In other words, an 'eBook' reader completely sucks as an 'eBook' reader because it treats what you're reading as a complete digital dead-end.

More Ugly Money from the U.S. Treasury

Submitted by Leo Klein on Sun, 4/6/08 (12:26am)

new_5_dollar_bill.jpg

I really think the US Mint (coins) and the Bureau of Engraving and Printing (dollar bills) have lost the art of designing money. The fine detail and overall sense of composition that used to distinguish our currency is now no more.

Case in point is the new $5 dollar bill with that big ugly purple '5'. It looks like they just got out a huge rubber stamp and banged away.

Cart before Horse with Aquabrowser in Columbus

Submitted by Leo Klein on Thu, 1/24/08 (9:17am)

They recently installed the Aquabrowser at the Columbus Metropolitan Library (CML). This is how the head of IT over there explained it to the Columbus Dispatch:

"We're accommodating what people are used to seeing -- people who just want to plug in a search term and get their list." [h/t Lorcan Dempsey]

What people are "used to seeing"? That animated tag-cloud doohickey?

Unless they really do things differently in Columbus, I can't imagine anyone (other than library staff) ever seeing one of these things or knowing the least what to do with it.

I mean, you can almost predict that the color-coding of the whirlin', spinnin' topics will be totally lost on the average user. Equally as bewildering is why they bothered to include what suspiciously looks like instructions (instructions?) on the main search page that attempt to explain enigmatic terms such as "Search", "Discover" and "Refine".

Confused yet? The newspaper article quotes one user as calling it "distracting" while another thinks it may not be "as intuitive as they think it is".

Touchée. Like Second Life and the Kindle, we have the implementation of a technology that has yet to receive the "Good Housekeeping Seal of Approval" from the public. In other words, there's no indication of widespread acceptance or adoption on the part of our users. This is precisely the wrong approach to take.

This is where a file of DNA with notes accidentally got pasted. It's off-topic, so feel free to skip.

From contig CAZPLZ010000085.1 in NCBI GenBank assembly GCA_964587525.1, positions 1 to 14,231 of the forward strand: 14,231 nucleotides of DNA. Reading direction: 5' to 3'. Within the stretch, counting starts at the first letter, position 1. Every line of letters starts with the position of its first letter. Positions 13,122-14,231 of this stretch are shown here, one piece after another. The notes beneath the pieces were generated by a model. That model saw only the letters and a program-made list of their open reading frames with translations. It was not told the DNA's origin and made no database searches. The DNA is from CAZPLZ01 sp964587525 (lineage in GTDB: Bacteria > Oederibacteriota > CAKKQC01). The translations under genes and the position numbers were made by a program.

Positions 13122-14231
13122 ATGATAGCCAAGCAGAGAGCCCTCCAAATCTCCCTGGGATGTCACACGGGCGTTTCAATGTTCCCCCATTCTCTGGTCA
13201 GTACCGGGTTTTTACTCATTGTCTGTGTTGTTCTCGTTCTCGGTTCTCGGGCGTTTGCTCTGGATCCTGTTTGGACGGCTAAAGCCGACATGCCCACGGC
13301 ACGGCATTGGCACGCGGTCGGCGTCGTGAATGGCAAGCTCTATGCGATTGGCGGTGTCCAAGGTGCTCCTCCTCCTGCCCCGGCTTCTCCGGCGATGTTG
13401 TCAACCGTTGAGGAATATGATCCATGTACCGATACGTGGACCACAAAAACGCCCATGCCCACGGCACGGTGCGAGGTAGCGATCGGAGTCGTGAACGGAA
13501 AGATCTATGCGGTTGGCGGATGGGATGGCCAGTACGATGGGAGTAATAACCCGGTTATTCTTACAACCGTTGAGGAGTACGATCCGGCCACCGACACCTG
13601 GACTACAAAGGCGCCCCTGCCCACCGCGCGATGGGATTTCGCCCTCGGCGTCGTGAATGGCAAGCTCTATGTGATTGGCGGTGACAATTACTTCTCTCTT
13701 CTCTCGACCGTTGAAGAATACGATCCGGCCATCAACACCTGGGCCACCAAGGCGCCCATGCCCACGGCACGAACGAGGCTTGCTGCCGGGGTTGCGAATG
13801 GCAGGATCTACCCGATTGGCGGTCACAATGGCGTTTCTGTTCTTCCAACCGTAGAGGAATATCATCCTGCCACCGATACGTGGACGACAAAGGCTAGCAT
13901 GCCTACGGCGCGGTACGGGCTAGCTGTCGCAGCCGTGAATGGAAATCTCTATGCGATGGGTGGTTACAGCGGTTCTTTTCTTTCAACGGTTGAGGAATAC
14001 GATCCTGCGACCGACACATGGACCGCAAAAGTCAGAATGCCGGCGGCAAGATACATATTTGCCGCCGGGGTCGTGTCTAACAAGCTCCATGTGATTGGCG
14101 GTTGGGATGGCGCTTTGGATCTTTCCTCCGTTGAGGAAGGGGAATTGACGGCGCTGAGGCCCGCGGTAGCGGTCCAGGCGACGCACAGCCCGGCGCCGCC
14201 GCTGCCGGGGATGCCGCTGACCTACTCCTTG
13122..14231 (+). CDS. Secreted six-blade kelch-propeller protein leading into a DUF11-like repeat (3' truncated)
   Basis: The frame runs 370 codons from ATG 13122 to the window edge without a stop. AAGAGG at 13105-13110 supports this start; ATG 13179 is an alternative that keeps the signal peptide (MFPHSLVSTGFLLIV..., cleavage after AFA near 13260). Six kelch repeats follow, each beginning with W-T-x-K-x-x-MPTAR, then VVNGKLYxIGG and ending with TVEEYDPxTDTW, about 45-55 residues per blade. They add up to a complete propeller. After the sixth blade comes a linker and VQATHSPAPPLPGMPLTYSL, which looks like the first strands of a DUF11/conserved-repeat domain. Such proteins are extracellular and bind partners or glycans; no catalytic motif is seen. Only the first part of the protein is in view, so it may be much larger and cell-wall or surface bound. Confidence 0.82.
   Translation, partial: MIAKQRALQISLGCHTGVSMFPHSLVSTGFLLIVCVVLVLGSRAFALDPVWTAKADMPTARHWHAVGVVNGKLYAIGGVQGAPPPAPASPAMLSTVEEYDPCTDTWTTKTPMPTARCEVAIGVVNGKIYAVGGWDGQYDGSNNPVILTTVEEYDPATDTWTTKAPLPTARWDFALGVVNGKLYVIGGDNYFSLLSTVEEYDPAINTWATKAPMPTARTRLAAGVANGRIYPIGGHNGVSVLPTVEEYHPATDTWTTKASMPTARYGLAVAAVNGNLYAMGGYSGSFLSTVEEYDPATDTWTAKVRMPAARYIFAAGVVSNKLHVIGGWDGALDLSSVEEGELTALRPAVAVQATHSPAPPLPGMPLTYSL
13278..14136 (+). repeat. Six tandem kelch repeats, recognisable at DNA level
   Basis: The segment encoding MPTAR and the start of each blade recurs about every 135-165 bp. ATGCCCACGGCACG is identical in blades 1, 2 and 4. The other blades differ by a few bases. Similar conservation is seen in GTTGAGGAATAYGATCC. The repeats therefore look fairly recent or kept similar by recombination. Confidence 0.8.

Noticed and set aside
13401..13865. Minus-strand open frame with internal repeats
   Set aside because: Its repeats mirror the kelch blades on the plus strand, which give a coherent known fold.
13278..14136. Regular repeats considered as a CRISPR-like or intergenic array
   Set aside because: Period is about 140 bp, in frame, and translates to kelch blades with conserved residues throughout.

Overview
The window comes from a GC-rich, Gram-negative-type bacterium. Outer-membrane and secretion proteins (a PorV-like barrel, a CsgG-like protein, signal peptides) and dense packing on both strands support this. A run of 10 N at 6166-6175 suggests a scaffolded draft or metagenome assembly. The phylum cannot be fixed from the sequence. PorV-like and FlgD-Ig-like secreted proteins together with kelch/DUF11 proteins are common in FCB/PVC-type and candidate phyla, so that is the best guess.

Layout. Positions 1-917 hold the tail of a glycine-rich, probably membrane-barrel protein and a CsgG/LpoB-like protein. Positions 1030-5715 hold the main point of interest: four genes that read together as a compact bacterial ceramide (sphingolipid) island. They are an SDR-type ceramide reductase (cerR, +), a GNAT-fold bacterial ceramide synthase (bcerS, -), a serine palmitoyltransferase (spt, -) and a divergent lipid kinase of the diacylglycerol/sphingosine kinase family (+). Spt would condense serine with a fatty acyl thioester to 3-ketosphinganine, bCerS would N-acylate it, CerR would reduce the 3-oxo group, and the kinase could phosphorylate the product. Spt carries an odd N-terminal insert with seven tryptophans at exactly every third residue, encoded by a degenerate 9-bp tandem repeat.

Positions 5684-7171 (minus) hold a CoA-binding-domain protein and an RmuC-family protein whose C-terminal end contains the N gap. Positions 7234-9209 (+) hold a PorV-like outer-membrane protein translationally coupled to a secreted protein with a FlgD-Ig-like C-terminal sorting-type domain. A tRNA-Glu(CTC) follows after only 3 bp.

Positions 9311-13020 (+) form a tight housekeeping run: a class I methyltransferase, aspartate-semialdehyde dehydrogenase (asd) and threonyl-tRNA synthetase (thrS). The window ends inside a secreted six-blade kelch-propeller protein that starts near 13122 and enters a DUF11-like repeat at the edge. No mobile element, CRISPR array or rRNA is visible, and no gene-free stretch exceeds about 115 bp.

Lastly, it doesn't help that a keyword search on "Treasure Island" only turns up the book by Robert Louis Stevenson on Page 2 of the search results.

Maybe they were focusing on the wrong thing?

P.S. In contrast, check out the results for Google and Amazon.

New Sony eReader Ad: 'Smarter than a Doofus'

Submitted by Leo Klein on Thu, 1/10/08 (6:44am)
sony_ereader_verticle_2_384x511.jpg

Advertisement near the escalator at the Clark & Lake El Stop in Chicago:

'Smarter than a doofus who bought one of these things (your doofus may vary).'

Larger image here...

Kindle Swindle

Submitted by Leo Klein on Wed, 11/21/07 (12:34pm)

Please stop talking about the demise of the traditional book! To do so in the same breath as the Amazon Kindle gives this contraption way more credibility than it’s due.

The defenders of this device say we shouldn’t rush to judgment while at the same time they make such extraordinary associations.

It’s marketing. That’s all.

UPDATE: Ultimately, we're going to describe all the hype surrounding the Amazon Kindle as "The Little Bandwagon Effect That Couldn't".

I mean, Amazon said to the media, 'jump', and the media responded, 'how high'? (Here's a particularly embarrassing example from Businessweek.)

But the public won't have any of this. The level of resistance is due in large part to how far the claims for this device simply defy common sense.

Kindle Schmindle

Submitted by Leo Klein on Sun, 11/18/07 (9:15pm)

amazon_kindle.jpg

So every time some new 'ebook' device is announced, we're 'sposed to drop everything and proclaim it a paradigm shift? At least that's the routine.

This week's candidate is the Amazon Kindle -- at least as presented in an article in Newsweek extolling its virtues titled "The Future of Reading" by Steven Levy.

Institution: 

Innovation Good and Bad

Submitted by Leo Klein on Thu, 9/13/07 (11:11pm)

Aaron Schmidt rightfully quotes himself with pride from an article in the Chicago Tribune:

"There's a lot of dead wood in libraries, and I think there's a lot of administrations that are kind of just biding their time for retirement and don’t feel like putting forth a lot of effort," he said. "I think there’s a general culture of resistance to change. That needs to go away."

He's right of course but I think the problem is a bit more complicated.

(more after the jump...)